New translation of Roman tragedy to be performed
10 August 2011
The ancient Roman tragedy "Phaedra", in a new translation by University of Canterbury classics lecturer Associate Professor Robin Bond, will be performed in the Elmwood School Community Auditorium from 22-25 August.
The ancient Roman tragedy Phaedra, in a new translation by University of Canterbury classics lecturer Associate Professor Robin Bond, will be performed in the Elmwood School Community Auditorium from 22-25 August.
The production, supported by the University’s Classics Programme in the School of Humanities, will be directed by Professor Bond and the cast includes Elizabeth Woods, Quentin Wilson, Katherine Hamilton and Tam Vosper.
Phaedra was written by the philosopher Lucius Annaeus Seneca during the reign of the infamous emperor Nero in the first century AD. It tells the story of Phaedra, wife of the hero Theseus, and her taboo love for her stepson Hippolytus who leads a celibate life dedicated to the worship of Diana. Scorned by Hippolytus, Phaedra and her nurse conspire to punish him, bringing about his death.
Influenced by the 5th century BCE Greek play, Hippolytus, Professor Bond said Phaedra has a lot to offer the modern theatre goer.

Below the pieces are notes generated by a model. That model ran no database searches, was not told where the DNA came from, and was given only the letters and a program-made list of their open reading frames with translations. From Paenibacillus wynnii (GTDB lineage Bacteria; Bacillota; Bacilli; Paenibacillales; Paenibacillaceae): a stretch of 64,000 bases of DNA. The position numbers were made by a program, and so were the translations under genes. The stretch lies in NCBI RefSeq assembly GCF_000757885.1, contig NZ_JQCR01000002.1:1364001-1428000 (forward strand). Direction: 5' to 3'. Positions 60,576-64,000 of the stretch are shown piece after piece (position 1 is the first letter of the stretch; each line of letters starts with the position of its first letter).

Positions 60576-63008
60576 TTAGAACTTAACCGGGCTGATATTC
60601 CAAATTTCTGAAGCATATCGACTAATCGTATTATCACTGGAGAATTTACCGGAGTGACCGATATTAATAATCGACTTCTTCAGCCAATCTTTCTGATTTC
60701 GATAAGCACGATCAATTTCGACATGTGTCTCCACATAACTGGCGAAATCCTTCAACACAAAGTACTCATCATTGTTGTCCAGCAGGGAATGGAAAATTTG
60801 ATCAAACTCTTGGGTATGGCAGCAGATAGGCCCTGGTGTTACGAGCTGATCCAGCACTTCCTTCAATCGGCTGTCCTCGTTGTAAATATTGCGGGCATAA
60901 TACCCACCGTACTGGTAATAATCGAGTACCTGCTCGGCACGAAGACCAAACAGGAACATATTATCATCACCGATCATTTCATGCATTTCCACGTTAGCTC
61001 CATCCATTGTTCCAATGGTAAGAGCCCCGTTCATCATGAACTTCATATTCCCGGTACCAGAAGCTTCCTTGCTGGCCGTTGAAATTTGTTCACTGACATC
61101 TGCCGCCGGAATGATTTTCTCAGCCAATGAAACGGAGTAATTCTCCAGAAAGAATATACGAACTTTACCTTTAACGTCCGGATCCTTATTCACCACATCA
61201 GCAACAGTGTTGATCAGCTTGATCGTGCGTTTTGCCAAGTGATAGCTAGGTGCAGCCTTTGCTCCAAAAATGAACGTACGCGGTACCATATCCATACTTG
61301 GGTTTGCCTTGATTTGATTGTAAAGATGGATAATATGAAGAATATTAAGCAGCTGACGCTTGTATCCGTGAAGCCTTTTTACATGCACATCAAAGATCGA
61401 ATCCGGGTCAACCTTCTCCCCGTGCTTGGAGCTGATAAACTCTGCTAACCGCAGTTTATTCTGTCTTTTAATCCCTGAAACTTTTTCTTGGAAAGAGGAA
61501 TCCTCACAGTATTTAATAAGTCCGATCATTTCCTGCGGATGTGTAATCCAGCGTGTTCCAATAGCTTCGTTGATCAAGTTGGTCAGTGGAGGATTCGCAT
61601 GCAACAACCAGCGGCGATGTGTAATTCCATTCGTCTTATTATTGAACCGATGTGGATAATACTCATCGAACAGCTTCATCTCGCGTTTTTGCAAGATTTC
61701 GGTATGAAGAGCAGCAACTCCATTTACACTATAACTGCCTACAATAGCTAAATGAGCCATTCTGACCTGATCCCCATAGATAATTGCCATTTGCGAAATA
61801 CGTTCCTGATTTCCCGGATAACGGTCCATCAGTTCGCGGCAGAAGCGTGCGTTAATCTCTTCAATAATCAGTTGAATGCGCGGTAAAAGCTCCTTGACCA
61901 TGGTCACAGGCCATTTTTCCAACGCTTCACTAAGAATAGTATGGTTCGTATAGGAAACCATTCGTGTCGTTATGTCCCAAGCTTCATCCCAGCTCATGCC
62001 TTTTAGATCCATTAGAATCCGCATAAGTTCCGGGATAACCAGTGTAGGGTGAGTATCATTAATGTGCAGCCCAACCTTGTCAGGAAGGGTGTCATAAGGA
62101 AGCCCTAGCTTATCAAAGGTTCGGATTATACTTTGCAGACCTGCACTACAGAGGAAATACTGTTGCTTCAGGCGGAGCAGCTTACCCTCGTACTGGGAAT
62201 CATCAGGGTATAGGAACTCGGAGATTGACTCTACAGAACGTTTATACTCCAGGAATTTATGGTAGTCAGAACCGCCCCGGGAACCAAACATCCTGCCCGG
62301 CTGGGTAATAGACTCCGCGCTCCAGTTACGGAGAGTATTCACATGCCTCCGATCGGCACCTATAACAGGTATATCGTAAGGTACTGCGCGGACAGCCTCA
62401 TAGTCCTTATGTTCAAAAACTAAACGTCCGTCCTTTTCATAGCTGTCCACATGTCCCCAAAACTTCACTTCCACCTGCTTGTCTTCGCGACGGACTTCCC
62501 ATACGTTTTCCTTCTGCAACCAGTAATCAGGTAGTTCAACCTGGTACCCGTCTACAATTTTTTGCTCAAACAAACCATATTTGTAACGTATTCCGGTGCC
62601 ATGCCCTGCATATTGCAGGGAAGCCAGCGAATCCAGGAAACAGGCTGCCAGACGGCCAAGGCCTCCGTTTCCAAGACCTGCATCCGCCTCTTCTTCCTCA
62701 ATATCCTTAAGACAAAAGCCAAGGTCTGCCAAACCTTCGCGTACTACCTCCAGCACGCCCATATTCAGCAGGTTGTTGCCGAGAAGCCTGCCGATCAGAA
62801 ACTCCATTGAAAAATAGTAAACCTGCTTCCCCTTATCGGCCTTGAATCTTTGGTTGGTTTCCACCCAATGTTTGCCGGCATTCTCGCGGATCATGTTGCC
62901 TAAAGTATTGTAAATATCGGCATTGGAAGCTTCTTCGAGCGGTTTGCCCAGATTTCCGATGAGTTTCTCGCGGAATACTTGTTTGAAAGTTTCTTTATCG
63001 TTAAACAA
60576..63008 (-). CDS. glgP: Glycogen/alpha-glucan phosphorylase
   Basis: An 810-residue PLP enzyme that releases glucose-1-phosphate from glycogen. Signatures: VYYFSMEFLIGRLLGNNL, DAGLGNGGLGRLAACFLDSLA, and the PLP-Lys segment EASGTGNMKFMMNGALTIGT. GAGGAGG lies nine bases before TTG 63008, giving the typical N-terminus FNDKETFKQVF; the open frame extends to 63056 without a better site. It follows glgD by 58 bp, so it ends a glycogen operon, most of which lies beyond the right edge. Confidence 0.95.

“Psychologically perceptive, horrific and tragic, and grotesquely humorous, by turns Seneca’s Phaedra holds its own with the Euripidean version as a self sufficient drama from an author who had more than a passing influence on Shakespearean tragedy.”
Phaedra will be performed at the Elmwood School Community Auditorium, 8pm, 22-25 August. Tickets will be available at the door ($15, unwaged $10).
For more information please contact:
Associate Professor Robin Bond
School of Humanities
University of Canterbury
Ph: 027 319 7637
What to read next:
Recognition for Māori history scholar and translator
One of the country’s leading Māori history scholars will be awarded an honorary degree in recognition for his work revitalising te reo Māori as a ...
UC awards honorary doctorate to Margaret Austin
The University of Canterbury is bestowing an honorary doctorate on educator, politician, scientist and passionate community advocate, Margaret Austin.